Iraq's Sectarian and Ethnic Violence and Its Evolving Insurgency
April 2, 2007
The insurgency in Iraq has become a “war after the war” that threatens to divide the country and create a full-scale civil conflict. It has triggered a mix of sectarian and ethnic violence that dominates the struggle to reshape Iraq as a modern state, which has emerged as a growing threat to the Gulf region, and which has become linked to the broader struggle between Sunni and Shi’ite Islamist extremism, and moderation and reform, throughout the Islamic world.
Since its inception in the spring of 2003, the nature of the fighting in Iraq has evolved from a struggle between Coalition forces and former regime loyalists to a much more diffuse mix of conflicts, involving a number of Sunni groups, Shi’ite militias, and foreign jihadists. The insurgency is now dominated by Neo-Salafi Sunni extremists, seeking religious and ideological goals that extend far beyond Iraq.
In the process, however, the insurgency has created complex patterns of conflict that have become a broad struggle for sectarian and ethnic control of political and economic space. Open violence has become steadily more serious, but other forms of violence and intimidation now dominate. Sectarian and ethnic “cleansing” are dividing the country at every level, creating major refugee problems, and leading to the forced relocation of a significant amount of the population.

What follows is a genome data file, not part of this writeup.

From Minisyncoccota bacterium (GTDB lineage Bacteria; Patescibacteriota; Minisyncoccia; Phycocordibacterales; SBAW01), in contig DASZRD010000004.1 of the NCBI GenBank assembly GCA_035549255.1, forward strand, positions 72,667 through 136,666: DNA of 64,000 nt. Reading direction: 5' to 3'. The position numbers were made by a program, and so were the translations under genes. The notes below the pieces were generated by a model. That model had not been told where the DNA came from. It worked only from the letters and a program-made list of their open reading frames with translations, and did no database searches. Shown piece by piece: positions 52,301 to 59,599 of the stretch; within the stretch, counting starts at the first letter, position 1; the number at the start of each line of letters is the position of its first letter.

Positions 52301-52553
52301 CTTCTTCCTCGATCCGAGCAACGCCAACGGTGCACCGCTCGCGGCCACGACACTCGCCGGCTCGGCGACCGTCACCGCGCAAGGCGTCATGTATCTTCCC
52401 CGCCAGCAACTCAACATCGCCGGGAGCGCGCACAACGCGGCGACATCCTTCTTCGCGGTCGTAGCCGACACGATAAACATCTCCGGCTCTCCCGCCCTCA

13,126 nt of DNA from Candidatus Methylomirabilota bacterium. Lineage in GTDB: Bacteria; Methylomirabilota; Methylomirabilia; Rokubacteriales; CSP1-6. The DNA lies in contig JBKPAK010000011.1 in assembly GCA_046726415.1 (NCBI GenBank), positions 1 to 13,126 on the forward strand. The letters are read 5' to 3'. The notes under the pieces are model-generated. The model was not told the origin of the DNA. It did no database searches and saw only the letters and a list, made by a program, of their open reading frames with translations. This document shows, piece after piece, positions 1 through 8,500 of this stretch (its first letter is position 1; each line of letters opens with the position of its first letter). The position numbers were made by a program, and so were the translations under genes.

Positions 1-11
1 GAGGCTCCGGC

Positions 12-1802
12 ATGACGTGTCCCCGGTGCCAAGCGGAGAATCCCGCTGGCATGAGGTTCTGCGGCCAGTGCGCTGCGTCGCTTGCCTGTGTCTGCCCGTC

Shi’ite, Sunni, and Kurdish factions increasingly organize to provide local security while seeking to push other factions out of areas where they have the majority. These problems have been compounded by de facto exclusion of many ex-Ba’ath members and professionals that form the secular and nationalist core of the country, and the slow purging of other nationalists who do not take a sectarian and ethnic side from Ministries and professions.